As any parent can tell you, children get hurt all the time. However, daycare facilities are legally obligated to prevent reasonably foreseeable injuries. The facility should be kept clean and free of hazardous objects. Children should be properly supervised. Staff should be vetted for any history of child abuse. When a daycare facility fails to uphold this duty and a child is harmed as a result, the daycare may be legally responsible for the child’s injuries.

There are almost countless ways that a daycare may be liable for injuries but, often, personal injury claims against daycare facilities involve:

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Arlington Heights personal injury attorney

One of the most crucial parts of any personal injury lawsuit is proving negligence. In a medical malpractice suit, for example, a patient may only collect damages if the healthcare professional in question was negligent in his or her treatment of the patient. Similarly, a property owner or business owner who invites guests onto his property displays negligence if the building or grounds have obvious dangers that cause a guest or patron to suffer an injury.
When negligence causes an innocent party to experience damages like lost wages at work, expensive medical bills, or ongoing medical expenses, it is only fair that the person who is liable for the damages pays for them. Through a personal injury lawsuit, you may be able to collect compensation for damages, but the first step is proving negligence.

Negligence Can Include Actions and Failure to Act

For the purposes of personal injury law, negligence can be defined as the failure to exercise reasonable care and attention toward others in a way that causes them damages. “Reasonable” in this context means that it is what most other people would do in similar circumstances. For example, say a shop owner notices an exposed live wire and does not repair it, but instead continues to allow customers to go near the wire. A patron is then injured after accidentally touching the wire. The shop owner would probably be considered negligent because a reasonable person would not allow unsuspecting customers near such a hazard. In some circumstances, a crime, such as reckless driving, can also constitute negligence because a reasonably careful person would not drive recklessly.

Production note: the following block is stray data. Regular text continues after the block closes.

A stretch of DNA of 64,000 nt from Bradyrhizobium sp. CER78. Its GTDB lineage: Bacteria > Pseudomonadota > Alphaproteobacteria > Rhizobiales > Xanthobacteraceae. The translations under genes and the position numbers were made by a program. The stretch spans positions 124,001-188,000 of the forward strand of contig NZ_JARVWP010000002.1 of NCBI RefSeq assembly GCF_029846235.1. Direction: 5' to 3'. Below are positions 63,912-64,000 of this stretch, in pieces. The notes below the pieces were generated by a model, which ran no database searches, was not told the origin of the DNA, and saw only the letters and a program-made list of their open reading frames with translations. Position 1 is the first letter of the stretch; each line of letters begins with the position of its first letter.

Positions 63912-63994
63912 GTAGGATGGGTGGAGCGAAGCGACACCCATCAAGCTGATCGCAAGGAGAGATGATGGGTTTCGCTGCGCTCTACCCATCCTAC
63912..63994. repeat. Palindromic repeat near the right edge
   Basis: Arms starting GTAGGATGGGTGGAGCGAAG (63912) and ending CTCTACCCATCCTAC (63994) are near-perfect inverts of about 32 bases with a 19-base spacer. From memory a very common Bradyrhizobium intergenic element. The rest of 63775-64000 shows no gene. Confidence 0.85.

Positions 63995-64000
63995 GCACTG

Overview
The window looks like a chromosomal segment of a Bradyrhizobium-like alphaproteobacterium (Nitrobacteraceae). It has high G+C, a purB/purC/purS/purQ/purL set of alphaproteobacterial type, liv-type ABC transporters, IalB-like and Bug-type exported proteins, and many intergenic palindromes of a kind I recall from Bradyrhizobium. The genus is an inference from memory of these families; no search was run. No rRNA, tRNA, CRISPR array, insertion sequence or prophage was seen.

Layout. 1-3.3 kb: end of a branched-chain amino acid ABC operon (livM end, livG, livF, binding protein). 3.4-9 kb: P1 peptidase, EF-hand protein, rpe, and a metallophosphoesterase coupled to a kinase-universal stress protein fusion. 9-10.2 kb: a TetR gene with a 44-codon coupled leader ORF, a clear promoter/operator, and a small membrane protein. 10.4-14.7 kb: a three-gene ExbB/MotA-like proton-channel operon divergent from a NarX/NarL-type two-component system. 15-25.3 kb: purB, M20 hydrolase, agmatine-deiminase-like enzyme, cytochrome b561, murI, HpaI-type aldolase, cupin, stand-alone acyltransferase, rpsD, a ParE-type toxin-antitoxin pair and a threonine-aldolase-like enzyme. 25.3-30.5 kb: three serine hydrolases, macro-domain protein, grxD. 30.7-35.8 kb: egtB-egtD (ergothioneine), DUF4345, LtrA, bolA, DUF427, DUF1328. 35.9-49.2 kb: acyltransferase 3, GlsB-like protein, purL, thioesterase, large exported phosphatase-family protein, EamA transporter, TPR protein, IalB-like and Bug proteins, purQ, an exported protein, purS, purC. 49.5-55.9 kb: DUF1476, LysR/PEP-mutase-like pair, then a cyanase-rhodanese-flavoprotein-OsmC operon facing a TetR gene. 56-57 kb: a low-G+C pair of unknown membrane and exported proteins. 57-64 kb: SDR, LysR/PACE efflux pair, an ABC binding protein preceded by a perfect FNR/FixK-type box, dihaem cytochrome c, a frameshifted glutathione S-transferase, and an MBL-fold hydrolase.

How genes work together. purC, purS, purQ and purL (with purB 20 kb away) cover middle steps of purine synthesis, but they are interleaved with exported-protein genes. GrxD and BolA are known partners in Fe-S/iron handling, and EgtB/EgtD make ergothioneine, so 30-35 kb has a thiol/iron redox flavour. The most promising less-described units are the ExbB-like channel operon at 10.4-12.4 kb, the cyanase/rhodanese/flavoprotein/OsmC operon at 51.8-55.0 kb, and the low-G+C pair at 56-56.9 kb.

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Rolling Meadows personal injury attorney motorcycle accident

As is the case with any sense of freedom, no one wants to restrict their experience. Riding a motorcycle is the most open, free way to traverse Illinois roads. You can feel the wind hitting your body, see everything around you, and experience the feeling of speed without additional barriers standing in your way. However, this sense of exhilaration comes with a cost. Motorcycle riders are at the highest risk of sustaining injuries in an accident. With little standing between their bodies and the asphalt, many motorcyclists ride until they get into an accident that scares them from continuing on with their hobby. Studies show that the most common body parts that are harmed include head and neck injuries.

Helmet Safety

Illinois is one of the few states that allows motorcyclists to decide if they would like to wear a helmet while riding. While the option to wear a helmet provides motorcycle riders with the freedom to choose their level of protection, it leaves many riders with traumatic brain injuries or long-lasting neck issues. Studies have shown that wearing a helmet significantly reduces the chances of sustaining head and neck injuries, though many riders still decide against wearing them.